This weekend, Republican presidential candidate Donald Trump will host Saturday Night Live. To borrow a phrase from the former reality TV star himself, it's gonna be huge—at least, the controversy is.
The New York City real estate magnate's contentious statements on the campaign trail, particularly his comments that Mexican immigrants are rapists and criminals, have led many to call on NBC and its advertisers to "dump Trump" from the long-running sketch show. The network publicly severed ties with Trump in June, firing him as host of The Celebrity Apprentice and pulling his Miss USA pageant from its lineup, following his "derogatory statements" about immigrants.
Should that stop SNL from showcasing Trump, whose bold, unpredictable behavior (that feels like an understatement) has made him God's gift to comedy writers? Here's what 29 of the show's former and current cast members think of the Donald.
In October, Breuer appeared on the Opie with Jim Norton Sirius Radio show, where he compared politics to professional wrestling. Though he doesn't "know anything [Donald Trump] has said" and predicts that Hillary Clinton will win, Breuer nevertheless calls Trump's brash persona "freaking brilliant."
Carvey brought his Trump impression to The Tonight Show with Jimmy Fallon last month. “I’m not saying I want Donald Trump to be president, but I never want to live in a world where Donald Trump isn’t running for president," he joked. "My quality of life has gone way up.”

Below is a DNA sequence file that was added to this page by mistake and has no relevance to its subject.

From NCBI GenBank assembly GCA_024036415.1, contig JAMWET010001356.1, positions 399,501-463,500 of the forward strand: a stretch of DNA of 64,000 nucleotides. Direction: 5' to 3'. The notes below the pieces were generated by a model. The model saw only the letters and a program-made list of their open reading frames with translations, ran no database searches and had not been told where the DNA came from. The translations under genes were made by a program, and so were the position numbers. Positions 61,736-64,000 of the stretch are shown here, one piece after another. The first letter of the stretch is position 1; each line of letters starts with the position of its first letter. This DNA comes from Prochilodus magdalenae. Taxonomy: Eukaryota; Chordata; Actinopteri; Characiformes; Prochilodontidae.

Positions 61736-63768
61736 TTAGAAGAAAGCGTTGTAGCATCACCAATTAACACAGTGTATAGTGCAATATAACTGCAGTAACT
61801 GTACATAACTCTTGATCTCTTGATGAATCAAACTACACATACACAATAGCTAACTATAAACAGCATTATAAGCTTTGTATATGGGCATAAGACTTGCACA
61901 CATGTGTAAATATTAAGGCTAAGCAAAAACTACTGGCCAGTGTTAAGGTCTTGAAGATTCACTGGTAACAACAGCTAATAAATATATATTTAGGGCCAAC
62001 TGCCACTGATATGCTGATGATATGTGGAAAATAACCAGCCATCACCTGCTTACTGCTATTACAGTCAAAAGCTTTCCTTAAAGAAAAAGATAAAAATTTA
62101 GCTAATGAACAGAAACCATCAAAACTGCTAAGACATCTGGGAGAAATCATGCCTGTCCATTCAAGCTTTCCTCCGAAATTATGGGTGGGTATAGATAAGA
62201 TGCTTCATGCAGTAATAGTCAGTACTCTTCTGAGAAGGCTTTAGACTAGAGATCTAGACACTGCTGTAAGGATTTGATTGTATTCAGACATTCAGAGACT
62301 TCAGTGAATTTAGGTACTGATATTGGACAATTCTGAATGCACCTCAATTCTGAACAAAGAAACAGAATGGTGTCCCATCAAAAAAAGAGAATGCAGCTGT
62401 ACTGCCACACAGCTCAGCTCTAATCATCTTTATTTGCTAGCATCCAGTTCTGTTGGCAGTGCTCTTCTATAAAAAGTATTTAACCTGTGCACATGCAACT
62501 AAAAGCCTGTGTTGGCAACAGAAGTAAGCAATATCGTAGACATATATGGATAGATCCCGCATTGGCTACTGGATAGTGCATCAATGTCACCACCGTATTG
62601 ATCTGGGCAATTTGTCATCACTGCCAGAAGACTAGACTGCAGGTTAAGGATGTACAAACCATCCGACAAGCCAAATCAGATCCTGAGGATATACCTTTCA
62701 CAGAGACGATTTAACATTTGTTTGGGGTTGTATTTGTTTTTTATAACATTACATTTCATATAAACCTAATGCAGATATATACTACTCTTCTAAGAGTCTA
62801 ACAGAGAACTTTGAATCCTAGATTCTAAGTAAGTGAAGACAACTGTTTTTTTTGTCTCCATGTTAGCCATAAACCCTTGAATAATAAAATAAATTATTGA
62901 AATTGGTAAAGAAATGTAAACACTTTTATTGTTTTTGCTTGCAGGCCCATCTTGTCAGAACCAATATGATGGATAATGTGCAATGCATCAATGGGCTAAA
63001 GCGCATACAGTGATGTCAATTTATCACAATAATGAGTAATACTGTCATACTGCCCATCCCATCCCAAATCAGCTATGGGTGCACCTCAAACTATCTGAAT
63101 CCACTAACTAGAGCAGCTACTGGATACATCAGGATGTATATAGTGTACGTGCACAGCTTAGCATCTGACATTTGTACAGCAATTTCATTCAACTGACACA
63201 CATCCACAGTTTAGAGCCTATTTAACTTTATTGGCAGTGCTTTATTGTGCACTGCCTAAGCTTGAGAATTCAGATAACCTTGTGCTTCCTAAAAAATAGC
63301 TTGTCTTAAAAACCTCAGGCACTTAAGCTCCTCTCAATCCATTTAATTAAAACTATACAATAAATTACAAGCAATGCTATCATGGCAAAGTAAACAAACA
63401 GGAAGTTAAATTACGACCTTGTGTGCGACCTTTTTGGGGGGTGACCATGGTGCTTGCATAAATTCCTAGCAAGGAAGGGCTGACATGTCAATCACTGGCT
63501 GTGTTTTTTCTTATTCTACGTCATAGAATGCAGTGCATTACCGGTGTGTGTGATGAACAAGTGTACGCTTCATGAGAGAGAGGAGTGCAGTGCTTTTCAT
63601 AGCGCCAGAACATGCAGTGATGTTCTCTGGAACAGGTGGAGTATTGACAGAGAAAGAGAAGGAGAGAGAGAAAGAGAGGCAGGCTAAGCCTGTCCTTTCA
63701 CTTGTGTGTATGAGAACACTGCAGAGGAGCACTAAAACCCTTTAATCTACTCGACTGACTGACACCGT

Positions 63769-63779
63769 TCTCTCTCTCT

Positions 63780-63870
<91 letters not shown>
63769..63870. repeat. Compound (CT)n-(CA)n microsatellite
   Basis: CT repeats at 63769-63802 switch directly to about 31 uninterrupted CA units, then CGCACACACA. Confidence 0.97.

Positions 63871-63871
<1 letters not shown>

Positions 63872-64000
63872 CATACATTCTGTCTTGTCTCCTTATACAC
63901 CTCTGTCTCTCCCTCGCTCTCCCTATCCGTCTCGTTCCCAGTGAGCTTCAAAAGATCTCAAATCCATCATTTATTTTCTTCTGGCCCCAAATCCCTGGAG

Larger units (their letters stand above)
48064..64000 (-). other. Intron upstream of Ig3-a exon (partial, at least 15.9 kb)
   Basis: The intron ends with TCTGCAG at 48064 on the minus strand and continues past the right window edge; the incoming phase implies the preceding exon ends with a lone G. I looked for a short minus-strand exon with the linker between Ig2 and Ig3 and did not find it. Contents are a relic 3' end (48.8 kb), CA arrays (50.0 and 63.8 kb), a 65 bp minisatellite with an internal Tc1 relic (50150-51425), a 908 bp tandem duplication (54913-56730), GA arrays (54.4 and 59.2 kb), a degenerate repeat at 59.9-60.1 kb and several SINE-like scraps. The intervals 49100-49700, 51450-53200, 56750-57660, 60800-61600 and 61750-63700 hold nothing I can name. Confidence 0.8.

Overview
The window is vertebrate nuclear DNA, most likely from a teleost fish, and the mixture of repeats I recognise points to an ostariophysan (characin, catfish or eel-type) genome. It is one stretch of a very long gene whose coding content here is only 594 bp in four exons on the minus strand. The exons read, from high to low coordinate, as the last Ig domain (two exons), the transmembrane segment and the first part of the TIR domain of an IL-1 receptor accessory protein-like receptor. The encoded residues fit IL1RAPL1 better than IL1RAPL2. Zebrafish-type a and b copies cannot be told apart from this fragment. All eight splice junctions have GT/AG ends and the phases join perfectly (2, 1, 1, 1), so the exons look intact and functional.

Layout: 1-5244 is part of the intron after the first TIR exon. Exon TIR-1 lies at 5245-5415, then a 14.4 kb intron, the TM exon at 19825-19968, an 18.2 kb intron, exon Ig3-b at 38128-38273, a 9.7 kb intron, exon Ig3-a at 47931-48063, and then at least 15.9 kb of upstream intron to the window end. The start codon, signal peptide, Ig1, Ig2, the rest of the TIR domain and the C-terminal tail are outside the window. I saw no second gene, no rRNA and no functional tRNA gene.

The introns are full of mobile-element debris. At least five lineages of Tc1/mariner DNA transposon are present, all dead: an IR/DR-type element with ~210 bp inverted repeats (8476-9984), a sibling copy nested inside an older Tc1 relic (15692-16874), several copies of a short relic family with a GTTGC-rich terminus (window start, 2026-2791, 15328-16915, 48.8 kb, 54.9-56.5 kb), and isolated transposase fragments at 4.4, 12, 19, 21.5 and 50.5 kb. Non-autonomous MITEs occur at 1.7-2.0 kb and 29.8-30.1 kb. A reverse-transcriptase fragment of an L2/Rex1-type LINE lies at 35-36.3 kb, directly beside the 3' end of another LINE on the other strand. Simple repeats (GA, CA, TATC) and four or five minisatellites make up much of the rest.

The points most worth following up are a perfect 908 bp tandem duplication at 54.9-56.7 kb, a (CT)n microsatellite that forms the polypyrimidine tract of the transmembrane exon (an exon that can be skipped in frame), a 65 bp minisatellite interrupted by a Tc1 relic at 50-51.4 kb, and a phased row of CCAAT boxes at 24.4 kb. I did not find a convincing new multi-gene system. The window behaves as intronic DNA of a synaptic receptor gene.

While an SNL cast member, Dunn famously boycotted the 1990 episode of the show hosted by stand-up comedian Andrew Dice Clay in protest of his misogynistic and homophobic material.
CNN's Ashleigh Banfield recently asked Senator Franken about Trump's upcoming SNL episode. He said only that it would be "an entertaining show" before praising Democratic front-runner Hillary Clinton and her recent cameo appearance in the season premiere.
In a July interview with Time, Garofalo—a comedian, activist, and former progressive talk radio host—discussed Trump and the 2016 election:
The problem is when [politics] becomes too tragic, when certain right-wing nonsense is actually culturally criminal: the anti-immigrant stuff, the Donald Trump nonsense. Yes, we can laugh at Donald Trump, but it is just absurd. First of all, you can’t parody it. You cannot parody Donald Trump. …None of that stuff is funny to me. It hurts me, and it should be something everyone is concerned about. When prideful ignorance and homophobia and misogyny and xenophobia become accepted politic rhetoric, that’s not funny to me.
The SNL announcer, who had impersonated Trump while a cast member, told the Washington Post that the candidate's ubiquity makes parodies of him land that much harder: "He's all over the place, and he's doing a lot, and he's saying a lot…The politician has to do something that the most amount of people care about, so you can tell your joke, and you reach the maximum number of people."